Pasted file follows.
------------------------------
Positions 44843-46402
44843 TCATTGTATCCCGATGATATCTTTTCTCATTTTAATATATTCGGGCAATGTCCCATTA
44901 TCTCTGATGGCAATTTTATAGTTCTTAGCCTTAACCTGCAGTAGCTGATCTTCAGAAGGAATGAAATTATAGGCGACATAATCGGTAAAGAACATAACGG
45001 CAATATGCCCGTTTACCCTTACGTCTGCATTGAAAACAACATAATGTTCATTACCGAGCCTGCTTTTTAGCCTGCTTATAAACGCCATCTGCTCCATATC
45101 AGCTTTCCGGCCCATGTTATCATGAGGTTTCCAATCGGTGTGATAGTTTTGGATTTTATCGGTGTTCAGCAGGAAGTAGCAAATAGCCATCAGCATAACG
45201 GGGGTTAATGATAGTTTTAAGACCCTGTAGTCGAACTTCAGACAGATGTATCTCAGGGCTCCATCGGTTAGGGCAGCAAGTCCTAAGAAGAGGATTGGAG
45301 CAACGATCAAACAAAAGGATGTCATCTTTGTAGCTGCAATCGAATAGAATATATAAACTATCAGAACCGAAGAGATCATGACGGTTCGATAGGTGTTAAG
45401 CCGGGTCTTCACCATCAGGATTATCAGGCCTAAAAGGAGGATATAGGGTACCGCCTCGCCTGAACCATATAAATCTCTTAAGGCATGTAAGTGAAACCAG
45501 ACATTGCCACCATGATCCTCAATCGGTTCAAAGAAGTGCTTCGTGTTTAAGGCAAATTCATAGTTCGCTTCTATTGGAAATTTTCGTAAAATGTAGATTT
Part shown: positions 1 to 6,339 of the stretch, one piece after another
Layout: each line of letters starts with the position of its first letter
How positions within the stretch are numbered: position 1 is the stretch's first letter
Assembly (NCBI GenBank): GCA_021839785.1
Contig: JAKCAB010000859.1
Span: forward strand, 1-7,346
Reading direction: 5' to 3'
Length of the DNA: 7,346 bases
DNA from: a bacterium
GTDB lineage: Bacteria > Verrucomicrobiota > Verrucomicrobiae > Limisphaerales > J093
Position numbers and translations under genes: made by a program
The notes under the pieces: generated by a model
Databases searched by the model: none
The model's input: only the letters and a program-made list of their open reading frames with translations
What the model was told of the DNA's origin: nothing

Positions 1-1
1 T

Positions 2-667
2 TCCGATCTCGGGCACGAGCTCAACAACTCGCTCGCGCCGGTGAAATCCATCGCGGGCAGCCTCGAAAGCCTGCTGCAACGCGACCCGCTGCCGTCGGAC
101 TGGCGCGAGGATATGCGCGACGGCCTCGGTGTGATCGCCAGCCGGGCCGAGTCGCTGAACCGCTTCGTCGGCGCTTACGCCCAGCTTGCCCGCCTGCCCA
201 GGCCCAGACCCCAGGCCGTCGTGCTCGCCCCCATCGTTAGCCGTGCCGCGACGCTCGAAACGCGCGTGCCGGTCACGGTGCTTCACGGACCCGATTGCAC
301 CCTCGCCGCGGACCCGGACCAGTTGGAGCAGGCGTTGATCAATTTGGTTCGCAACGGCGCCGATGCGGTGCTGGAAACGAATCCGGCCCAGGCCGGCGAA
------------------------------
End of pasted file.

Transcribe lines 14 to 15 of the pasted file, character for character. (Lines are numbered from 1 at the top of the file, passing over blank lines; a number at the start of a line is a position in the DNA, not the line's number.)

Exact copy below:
Contig: JAKCAB010000859.1
Span: forward strand, 1-7,346